|Author:||Daigneault and Allard, 1983|
|Reference section:||Series of reference outcrops easily accessible along Road 167|
|Type area:||South of Chibougamau, southeastern portion of NTS sheet 32G09|
|Geological province:||Superior Province|
|Geological subdivision:||Abitibi Subprovince|
The intrusion was originally described as the “Rivière Boisvert Pluton” by Daigneault and Allard (1983, 1984) and Daigneault (1986). It is more simply described as “Boisvert Pluton” in more recent publications (Daigneault, 1991; Roy et al., 2005).
According to Roy et al.,, (2005, p. 12), the Boisvert Pluton is “composed of leucotonalite (trondhjemite) and two mica granodiorite with a minor amount of tonalite or diorite richer in mafic minerals. It is white, locally pinkish or brownish, in altered patina and light grey in fresh exposure. It is medium grained and foliated, highlighted by the alignment of micas that tend to concentrate in clusters. It is intensely foliated to mylonitic at its western contact with mafic volcanics of the Obatogamau Formation. This contact also corresponds to the Lac Dufresne Deformation Zone interpreted as the western limit of the Grenville Front Tectonic Zone. At its southeastern edge, banding gradually increases towards tonalitic gneiss and contact is diffuse. Along NNE faults that cut the Boisvert Pluton, leucotonalite is heavily altered in epidote, hematite and chlorite and has undergone brittle to ductile deformation. The Boisvert Pluton is cut by numerous intrusions or veins, usually of pegmatitic granite. Granitic mobilisate derived from partial melting is locally present but of minor importance (<5%). Amphibolite enclaves are common in the pluton and can reach up to 5 km long by several hundred metres thick. They consist of fine to medium-grained banded garnet amphibolite. In leucotonalite and granodiorite thin sections, microcline is observed as small interstitial grains, which highlights the relatively potassic character of the Boisvert Pluton in comparison to other felsic intrusions in the region. Quartz often forms lenticular grain clusters. The most important mafic minerals are green biotite, epidote and muscovite. Hornblende and garnet are scarce. The most common accessory minerals are titanite, allanite, magnetite, rutile, apatite and zircon.”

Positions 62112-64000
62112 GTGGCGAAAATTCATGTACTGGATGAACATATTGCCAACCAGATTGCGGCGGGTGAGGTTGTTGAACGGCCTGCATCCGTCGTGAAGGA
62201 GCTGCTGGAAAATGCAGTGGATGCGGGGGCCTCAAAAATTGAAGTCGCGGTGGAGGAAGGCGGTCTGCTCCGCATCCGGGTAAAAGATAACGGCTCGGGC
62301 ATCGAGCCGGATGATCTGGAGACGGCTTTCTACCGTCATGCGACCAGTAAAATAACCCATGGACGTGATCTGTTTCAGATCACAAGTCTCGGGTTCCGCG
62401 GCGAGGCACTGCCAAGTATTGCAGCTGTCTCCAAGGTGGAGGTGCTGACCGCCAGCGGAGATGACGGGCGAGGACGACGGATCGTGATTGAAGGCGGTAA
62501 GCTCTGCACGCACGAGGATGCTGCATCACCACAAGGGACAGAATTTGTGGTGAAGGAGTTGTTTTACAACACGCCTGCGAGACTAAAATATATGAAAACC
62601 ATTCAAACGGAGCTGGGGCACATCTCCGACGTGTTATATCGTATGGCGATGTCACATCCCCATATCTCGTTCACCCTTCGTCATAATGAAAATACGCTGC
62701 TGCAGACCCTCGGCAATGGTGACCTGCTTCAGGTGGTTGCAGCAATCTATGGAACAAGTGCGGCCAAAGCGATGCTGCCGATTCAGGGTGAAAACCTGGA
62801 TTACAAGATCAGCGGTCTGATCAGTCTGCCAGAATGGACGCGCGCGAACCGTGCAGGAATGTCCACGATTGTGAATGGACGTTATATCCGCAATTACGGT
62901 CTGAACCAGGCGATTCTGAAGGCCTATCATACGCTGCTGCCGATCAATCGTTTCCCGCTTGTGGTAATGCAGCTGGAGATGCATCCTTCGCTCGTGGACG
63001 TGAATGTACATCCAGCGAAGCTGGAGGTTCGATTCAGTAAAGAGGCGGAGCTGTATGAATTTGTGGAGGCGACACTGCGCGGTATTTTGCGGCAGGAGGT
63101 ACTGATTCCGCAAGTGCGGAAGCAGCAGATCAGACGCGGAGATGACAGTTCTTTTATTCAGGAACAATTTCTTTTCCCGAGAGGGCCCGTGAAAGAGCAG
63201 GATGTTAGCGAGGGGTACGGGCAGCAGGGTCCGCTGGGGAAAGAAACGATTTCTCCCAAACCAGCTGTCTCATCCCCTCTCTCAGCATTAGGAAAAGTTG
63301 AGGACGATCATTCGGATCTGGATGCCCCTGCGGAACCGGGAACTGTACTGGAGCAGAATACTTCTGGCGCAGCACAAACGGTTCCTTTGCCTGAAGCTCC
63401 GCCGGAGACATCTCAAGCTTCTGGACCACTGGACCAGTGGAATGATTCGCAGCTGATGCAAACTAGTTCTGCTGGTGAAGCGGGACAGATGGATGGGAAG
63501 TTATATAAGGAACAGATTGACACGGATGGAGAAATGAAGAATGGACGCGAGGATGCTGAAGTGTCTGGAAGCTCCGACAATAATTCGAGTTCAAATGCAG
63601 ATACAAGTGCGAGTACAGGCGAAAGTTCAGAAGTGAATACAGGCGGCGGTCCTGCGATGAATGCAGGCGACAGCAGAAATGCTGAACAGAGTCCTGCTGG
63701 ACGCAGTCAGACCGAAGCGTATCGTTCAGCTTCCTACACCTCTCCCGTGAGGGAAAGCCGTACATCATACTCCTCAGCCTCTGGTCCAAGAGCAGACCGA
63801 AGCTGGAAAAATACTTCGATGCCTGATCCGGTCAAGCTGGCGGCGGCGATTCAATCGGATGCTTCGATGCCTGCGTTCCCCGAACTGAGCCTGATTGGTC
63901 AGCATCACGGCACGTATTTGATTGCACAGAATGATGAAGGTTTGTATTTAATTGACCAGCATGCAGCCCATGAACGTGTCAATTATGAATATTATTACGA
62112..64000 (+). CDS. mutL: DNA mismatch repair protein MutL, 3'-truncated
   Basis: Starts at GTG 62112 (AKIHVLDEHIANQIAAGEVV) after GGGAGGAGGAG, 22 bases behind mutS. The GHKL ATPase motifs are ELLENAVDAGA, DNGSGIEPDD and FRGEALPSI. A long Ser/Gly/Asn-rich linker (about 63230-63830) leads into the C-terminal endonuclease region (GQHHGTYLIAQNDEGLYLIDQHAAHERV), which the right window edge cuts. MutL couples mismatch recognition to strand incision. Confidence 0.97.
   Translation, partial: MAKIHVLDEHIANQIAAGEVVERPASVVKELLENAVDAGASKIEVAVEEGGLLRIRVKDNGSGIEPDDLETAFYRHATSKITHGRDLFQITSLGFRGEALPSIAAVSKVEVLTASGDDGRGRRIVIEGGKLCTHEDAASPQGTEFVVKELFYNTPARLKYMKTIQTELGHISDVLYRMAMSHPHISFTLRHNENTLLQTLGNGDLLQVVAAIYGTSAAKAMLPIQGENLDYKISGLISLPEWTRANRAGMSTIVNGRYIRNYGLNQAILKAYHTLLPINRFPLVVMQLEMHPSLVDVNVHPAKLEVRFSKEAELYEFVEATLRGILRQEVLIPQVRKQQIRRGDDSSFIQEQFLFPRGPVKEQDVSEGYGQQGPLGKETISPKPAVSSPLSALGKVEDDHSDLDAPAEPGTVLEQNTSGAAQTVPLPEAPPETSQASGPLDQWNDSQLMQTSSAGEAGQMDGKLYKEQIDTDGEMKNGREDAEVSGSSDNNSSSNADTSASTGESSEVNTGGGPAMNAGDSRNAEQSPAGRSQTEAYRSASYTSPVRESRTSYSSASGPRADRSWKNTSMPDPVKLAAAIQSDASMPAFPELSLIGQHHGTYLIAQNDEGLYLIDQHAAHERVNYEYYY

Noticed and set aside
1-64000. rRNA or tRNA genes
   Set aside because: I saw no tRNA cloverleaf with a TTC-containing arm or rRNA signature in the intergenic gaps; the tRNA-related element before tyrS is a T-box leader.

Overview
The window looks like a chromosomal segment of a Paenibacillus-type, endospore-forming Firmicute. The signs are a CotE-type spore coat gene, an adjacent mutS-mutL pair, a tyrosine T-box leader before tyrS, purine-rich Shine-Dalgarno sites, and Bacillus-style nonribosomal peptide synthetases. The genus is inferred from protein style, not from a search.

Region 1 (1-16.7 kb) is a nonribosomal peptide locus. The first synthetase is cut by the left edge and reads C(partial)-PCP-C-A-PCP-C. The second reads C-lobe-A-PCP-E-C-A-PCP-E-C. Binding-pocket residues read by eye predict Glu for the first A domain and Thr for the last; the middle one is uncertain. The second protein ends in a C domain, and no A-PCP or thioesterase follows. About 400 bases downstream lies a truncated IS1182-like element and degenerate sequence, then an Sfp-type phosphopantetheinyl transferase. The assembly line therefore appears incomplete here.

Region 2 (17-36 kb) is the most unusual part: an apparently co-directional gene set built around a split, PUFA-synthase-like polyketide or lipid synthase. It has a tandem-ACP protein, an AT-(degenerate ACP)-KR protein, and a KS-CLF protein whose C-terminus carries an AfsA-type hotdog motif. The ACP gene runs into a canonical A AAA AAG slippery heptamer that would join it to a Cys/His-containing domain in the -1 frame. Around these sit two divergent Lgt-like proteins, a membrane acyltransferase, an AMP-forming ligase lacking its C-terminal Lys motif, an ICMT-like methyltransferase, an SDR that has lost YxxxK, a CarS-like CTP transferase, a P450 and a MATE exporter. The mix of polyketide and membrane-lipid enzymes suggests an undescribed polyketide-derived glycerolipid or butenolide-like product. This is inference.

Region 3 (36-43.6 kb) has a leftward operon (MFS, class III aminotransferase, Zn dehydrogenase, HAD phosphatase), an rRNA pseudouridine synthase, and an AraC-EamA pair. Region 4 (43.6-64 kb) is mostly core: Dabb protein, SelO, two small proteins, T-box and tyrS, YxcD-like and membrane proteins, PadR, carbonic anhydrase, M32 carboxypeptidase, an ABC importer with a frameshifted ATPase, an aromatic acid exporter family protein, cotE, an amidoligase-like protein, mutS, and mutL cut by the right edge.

The Boisvert Pluton is an ovoid intrusion whose long axis measures 32 km and oriented NNE-SSW, parallel to the Grenville Front Tectonic Zone. The WNW-ESE-oriented short axis is 18 km long.
A tonalite sample returned a crystallization age of 2697 ±3 Ma (Davis et al., 2005; TIMS U-Pb on zircons), placing the Boisvert Pluton in the category of syntectonic plutons of northeastern Abitibi (Goutier and Melançon, 2010).
|Isotopic System||Mineral||Crystallization Age (Ma)||(+)||(-)||Reference(s)|
|U-Pb||Zircon||2739||10||10||Davis et al., 2005|
The Boisvert Pluton cuts mafic volcanic rocks of the Obatogamau Formation and their amphibolite facies equivalents characterizing the Grenville Front Tectonic Zone transition zone (Daigneault and Allard, 1994; Roy et al., 2005). At its eastern limit, it cuts quartzofeldspathic gneiss, hornblende-biotite gneiss and mafic gneiss. To the south, it cuts gneissic (locally migmatitic) tonalites intruded by pegmatites.
Does not apply.